Hypomyelinating leukodystrophy-13 is an autosomal recessive neurodegenerative disorder characterized by infantile onset of delayed psychomotor development, axial hypotonia, and spasticity associated with delayed myelination and periventricular white matter abnormalities on brain imaging. More variable neurologic deficits, such as visual impairment, may also occur. Some patients may experience cardiac failure during acute illness (summary by Edvardson et al., 2016). For a general phenotypic description and a discussion of genetic heterogeneity of HLD, see 312080.
Spasticity-ataxia-gait anomalies syndrome
MedGen UID:
905660
Concept ID:
C4225178
Disease or Syndrome
Childhood-onset spasticity with hyperglycinemia is an autosomal recessive disorder characterized by onset of slowly progressive spasticity that results in impaired gait in the first decade of life. Imaging of the central nervous system shows leukodystrophy and/or lesions in the upper spinal cord. More variable features include visual defects and mild learning disabilities. Serum glycine is increased, but CSF glycine is only mildly increased or normal; serum lactate is normal. The disorder represents a form of 'variant' nonketotic hyperglycinemia and is distinct from classic nonketotic hyperglycinemia (NKH, or GCE; 605899), which is characterized by significantly increased CSF glycine. Several forms of 'variant' NKH, including SPAHGC, appear to result from defects of mitochondrial lipoate biosynthesis (summary by Baker et al., 2014).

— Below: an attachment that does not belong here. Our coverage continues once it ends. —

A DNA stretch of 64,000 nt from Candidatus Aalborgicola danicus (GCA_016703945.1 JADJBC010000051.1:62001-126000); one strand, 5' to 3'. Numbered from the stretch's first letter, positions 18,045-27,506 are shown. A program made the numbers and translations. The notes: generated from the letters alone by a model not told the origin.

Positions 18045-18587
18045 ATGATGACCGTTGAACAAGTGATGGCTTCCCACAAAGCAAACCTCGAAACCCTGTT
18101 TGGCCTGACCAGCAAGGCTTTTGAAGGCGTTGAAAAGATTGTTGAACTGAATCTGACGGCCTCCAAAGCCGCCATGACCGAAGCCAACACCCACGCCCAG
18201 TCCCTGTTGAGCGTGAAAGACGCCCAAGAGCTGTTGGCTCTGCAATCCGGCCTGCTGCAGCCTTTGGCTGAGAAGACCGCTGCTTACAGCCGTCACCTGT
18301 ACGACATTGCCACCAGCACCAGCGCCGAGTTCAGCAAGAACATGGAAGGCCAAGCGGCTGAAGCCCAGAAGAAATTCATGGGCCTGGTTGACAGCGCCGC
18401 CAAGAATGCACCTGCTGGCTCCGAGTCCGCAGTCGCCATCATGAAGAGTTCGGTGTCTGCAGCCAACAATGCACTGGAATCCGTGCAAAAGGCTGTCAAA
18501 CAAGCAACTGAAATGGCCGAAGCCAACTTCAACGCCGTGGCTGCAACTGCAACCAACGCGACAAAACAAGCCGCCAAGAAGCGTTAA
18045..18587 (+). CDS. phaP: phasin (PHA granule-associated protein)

Leukodystrophy and acquired microcephaly with or without dystonia;
MedGen UID:
908888
Concept ID:
C4225213
Disease or Syndrome
Muscular dystrophy-dystroglycanopathy (congenital with brain and eye anomalies), type A9
MedGen UID:
902513
Concept ID:
C4225291
Disease or Syndrome
Congenital muscular dystrophy-dystroglycanopathy with brain and eye anomalies (type A) is an autosomal recessive disorder with characteristic brain and eye malformations, profound mental retardation, and congenital muscular dystrophy. The phenotype includes the alternative clinical designation Walker-Warburg syndrome (WWS), which is associated with death in infancy. The disorder represents the most severe end of a phenotypic spectrum of similar disorders resulting from defective glycosylation of alpha-dystroglycan (DAG1), collectively known as 'dystroglycanopathies' (summary by Geis et al., 2013 and Riemersma et al., 2015). For a general phenotypic description and a discussion of genetic heterogeneity of muscular dystrophy-dystroglycanopathy type A, see MDDGA1 (236670).
Hypomyelinating leukodystrophy 11
MedGen UID:
897960
Concept ID:
C4225305
Disease or Syndrome